Tuesday, October 13, 2009


After writing my last blog, I was in the mood for a high calorie, all American meal. I hopped into my car and headed for those golden arches. Upon receiving my meal, (calorie count unknown) I was happy to see Rich Uncle Pennybags staring up at me with his ridiculous mustache and snazzy top hat! It was time for the McDonald’s annual Monopoly Game! Hell friggin' yeah!

Monopoly, a game of monetary and property domination usually played by people who can’t run their own lives, is as boring to read about as it is frustrating to play.

Even the iconic metal player pieces have little to no story behind them. They are just leftover garbage from miniature toy companies and other failed Parker Brothers games that George and Charles incorporated into Monopoly. But what you might not have known is that the British Secret Service, during WW2, sent this game to prisoners being held by Nazis, with maps, compasses and real money hidden inside. (I guess files baked into cakes were a little too obvious.) But since I took the time to read about its history, I might as well keep a blog log of it.

The history of Monopoly dates back to 1904, when a Quaker named Magie Phillips created “the Landlord’s Game,” proving that Quakers really suck at coming up with titles. The concept behind the game was to explain that privately owned land, enriched the property owners and impoverished tenants. (This was a Georgist philosophy where people believed that the government should own all the land instead and rent it out to the citizens.) Knowing that this concept would be far too difficult to explain, she crafted its lessons into a long drawn out game where it’s meaning would never fade or be forgotten?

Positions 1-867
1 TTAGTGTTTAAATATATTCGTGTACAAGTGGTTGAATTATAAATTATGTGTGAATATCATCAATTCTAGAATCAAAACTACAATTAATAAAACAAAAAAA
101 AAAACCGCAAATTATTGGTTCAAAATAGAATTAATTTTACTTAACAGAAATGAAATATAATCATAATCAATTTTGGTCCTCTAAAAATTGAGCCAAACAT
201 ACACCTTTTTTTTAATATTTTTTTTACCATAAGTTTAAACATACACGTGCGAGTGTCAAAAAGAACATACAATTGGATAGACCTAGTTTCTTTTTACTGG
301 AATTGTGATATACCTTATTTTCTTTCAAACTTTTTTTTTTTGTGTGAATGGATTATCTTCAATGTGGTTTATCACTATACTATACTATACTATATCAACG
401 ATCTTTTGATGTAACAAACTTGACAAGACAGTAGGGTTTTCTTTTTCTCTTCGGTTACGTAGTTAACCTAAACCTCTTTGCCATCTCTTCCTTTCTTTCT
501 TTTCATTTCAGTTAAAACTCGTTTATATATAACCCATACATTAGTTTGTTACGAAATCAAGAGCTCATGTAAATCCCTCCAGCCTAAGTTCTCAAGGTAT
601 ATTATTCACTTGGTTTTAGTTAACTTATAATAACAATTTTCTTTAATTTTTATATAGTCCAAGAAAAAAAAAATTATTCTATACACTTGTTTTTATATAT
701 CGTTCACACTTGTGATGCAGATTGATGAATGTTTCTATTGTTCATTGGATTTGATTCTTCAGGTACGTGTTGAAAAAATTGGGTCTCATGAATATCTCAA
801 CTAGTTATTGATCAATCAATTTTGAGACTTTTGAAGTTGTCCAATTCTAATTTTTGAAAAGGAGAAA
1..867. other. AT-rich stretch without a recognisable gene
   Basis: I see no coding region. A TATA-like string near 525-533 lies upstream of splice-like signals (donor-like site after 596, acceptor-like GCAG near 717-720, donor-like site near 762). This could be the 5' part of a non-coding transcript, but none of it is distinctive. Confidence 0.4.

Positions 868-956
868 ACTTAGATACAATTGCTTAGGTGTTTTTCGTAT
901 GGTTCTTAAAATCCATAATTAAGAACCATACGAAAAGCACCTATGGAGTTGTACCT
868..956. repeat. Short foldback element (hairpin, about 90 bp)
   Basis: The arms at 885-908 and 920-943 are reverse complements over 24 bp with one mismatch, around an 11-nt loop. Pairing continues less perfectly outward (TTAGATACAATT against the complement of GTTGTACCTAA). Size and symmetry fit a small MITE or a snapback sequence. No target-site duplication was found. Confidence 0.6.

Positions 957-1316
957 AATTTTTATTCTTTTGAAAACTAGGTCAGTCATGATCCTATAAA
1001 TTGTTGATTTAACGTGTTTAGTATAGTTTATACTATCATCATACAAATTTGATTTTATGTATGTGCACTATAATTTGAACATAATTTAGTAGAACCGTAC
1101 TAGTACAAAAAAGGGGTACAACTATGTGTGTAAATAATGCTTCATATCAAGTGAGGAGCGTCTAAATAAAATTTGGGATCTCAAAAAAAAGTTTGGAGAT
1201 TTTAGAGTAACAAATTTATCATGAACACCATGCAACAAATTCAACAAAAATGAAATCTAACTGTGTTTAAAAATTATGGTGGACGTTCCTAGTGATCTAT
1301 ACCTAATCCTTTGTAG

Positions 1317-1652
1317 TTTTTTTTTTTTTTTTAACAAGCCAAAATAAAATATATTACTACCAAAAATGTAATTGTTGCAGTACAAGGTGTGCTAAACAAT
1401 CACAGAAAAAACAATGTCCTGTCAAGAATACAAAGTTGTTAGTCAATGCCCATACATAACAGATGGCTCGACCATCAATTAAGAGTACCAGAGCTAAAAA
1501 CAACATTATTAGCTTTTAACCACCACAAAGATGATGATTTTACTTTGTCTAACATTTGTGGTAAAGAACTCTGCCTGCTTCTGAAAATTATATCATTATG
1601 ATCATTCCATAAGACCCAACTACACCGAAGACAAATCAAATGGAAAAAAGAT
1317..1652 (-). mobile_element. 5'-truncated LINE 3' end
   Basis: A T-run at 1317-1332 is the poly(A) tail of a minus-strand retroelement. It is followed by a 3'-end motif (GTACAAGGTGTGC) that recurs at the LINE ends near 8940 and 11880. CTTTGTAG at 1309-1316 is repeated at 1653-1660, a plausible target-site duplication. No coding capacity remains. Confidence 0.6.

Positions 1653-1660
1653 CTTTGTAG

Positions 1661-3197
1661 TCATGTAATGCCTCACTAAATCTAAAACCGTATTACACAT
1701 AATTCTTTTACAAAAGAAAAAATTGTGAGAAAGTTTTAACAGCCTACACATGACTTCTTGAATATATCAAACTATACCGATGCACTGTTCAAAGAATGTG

Socialists, for some crazy reason, loved the game and spread it’s message and game play across the land. (If there is one thing I know about socialists...they have an unrelenting competitive nature.)

Soon, other people started making their own versions. Daniel Layman sold his version under an equally horrible name “The Fascinating Game of Finance.” And Charles Darrow learned the game and repackaged it again changing the name to “Monopoly," which now included Atlantic City street names.

Parker Brothers, after rejecting all versions of the game, eventually saw it’s popularity grow and proceeded to buy the rights to all three versions ironically giving them a monopoly over the game "Monopoly."


Oh yeah...if anyone turns up with Park Place, I'll go halves with you cause I just got Boardwalk....BOOYAH!

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